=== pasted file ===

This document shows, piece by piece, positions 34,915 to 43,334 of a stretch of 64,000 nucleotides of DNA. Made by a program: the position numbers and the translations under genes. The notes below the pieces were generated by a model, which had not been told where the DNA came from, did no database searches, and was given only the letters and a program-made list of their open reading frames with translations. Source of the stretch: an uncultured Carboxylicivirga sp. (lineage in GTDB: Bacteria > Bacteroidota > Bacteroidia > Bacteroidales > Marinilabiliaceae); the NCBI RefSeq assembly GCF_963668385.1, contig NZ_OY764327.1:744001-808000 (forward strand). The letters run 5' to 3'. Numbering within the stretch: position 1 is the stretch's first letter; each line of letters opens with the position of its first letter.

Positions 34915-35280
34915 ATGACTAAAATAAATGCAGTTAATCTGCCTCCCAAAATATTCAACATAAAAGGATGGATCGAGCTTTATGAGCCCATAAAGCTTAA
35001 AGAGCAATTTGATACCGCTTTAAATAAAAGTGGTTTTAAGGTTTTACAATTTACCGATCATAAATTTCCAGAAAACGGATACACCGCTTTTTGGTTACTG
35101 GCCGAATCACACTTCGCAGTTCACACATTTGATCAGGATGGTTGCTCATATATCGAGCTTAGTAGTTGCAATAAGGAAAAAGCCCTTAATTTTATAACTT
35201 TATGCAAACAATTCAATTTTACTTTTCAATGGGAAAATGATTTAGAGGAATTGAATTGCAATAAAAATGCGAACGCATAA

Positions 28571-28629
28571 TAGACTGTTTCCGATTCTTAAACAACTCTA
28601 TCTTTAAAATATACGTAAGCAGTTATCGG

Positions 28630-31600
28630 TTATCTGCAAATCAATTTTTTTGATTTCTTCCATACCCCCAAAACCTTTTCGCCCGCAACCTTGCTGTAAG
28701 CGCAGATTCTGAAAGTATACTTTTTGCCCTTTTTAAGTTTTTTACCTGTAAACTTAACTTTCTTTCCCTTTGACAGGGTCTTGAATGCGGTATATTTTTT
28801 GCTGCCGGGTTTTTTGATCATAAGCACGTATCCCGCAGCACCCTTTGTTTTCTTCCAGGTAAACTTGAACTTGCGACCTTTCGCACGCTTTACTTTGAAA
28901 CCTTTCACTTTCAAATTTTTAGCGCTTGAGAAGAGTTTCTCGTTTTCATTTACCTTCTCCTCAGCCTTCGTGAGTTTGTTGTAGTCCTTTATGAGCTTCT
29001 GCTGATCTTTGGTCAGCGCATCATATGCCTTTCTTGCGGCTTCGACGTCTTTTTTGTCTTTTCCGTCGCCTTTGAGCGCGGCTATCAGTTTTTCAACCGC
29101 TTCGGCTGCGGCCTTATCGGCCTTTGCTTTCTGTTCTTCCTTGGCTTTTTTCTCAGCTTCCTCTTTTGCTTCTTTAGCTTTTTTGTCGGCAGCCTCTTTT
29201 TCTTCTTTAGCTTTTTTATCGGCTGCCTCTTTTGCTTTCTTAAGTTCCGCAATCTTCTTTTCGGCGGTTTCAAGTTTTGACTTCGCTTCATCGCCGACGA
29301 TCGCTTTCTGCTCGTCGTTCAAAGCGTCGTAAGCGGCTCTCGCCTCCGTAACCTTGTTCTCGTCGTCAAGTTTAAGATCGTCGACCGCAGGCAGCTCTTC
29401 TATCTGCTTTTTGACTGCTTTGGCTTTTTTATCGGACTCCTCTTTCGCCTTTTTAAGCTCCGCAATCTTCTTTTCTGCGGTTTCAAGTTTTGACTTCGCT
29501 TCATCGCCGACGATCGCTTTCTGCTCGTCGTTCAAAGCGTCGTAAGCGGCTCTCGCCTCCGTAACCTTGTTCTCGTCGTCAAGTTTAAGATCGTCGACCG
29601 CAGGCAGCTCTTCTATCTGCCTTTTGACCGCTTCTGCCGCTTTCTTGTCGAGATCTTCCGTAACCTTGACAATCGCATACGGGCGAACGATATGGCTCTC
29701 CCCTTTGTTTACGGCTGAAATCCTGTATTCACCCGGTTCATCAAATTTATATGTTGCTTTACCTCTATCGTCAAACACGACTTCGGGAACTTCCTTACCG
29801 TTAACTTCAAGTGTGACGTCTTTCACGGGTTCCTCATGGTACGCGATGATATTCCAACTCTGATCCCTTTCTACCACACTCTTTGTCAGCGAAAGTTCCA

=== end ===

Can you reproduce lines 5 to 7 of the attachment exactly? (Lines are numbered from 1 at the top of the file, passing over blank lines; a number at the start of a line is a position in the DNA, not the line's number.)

35101 GCCGAATCACACTTCGCAGTTCACACATTTGATCAGGATGGTTGCTCATATATCGAGCTTAGTAGTTGCAATAAGGAAAAAGCCCTTAATTTTATAACTT
35201 TATGCAAACAATTCAATTTTACTTTTCAATGGGAAAATGATTTAGAGGAATTGAATTGCAATAAAAATGCGAACGCATAA

Positions 28571-28629